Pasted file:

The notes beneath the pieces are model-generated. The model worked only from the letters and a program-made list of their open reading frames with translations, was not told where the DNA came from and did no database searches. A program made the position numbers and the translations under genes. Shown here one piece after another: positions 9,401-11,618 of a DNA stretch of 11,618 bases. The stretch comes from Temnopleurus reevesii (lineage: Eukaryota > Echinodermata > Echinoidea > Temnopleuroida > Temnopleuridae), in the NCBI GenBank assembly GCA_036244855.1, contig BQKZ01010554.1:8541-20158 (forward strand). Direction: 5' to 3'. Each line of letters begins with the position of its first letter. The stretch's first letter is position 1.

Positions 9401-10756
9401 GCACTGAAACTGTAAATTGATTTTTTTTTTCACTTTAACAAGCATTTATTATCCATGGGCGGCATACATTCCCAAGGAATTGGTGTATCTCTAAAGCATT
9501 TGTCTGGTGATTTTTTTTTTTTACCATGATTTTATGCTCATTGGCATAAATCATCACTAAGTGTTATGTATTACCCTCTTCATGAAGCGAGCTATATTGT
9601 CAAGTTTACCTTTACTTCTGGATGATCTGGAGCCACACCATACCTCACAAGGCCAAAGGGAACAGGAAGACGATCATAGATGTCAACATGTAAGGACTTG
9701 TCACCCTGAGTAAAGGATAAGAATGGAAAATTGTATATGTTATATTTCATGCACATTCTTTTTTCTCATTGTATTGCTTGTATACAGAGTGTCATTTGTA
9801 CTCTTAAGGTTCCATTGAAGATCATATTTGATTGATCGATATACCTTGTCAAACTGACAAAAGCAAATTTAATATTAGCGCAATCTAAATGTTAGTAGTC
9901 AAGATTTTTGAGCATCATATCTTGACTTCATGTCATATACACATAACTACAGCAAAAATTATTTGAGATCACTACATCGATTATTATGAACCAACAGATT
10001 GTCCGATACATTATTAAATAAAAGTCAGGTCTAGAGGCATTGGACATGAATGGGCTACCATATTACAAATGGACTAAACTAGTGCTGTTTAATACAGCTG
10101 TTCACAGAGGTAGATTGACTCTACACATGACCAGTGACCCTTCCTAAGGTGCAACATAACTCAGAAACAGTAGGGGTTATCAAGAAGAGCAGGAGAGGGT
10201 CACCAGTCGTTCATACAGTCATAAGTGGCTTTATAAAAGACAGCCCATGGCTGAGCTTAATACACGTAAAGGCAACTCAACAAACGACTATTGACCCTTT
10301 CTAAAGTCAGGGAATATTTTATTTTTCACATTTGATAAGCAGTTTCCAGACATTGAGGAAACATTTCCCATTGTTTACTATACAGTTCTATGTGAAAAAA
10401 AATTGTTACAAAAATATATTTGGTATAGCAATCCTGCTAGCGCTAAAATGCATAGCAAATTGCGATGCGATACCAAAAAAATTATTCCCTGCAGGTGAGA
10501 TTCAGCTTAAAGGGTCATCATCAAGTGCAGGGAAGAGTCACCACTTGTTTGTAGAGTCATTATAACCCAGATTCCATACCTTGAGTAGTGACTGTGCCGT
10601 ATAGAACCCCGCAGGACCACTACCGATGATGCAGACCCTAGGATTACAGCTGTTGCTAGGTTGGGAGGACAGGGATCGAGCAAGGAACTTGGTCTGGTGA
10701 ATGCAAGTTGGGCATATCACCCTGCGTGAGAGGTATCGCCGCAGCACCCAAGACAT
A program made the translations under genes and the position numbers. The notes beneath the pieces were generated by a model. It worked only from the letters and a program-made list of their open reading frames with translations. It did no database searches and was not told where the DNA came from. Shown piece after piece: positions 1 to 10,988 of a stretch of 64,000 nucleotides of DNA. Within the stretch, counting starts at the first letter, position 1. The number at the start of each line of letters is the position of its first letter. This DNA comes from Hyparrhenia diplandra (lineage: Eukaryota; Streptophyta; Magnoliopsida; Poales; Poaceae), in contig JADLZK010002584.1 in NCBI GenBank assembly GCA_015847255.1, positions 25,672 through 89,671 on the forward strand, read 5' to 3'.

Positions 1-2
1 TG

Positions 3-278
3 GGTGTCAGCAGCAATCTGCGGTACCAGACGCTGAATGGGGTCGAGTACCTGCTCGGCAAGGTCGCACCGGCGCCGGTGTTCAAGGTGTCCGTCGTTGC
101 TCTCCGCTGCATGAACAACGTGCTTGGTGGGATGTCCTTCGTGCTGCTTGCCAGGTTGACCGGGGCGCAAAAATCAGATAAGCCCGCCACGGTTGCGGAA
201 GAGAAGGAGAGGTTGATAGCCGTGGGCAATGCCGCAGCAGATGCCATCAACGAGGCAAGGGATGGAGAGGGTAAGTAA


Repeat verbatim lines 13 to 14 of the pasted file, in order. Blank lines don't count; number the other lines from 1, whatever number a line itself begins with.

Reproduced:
10401 AATTGTTACAAAAATATATTTGGTATAGCAATCCTGCTAGCGCTAAAATGCATAGCAAATTGCGATGCGATACCAAAAAAATTATTCCCTGCAGGTGAGA
10501 TTCAGCTTAAAGGGTCATCATCAAGTGCAGGGAAGAGTCACCACTTGTTTGTAGAGTCATTATAACCCAGATTCCATACCTTGAGTAGTGACTGTGCCGT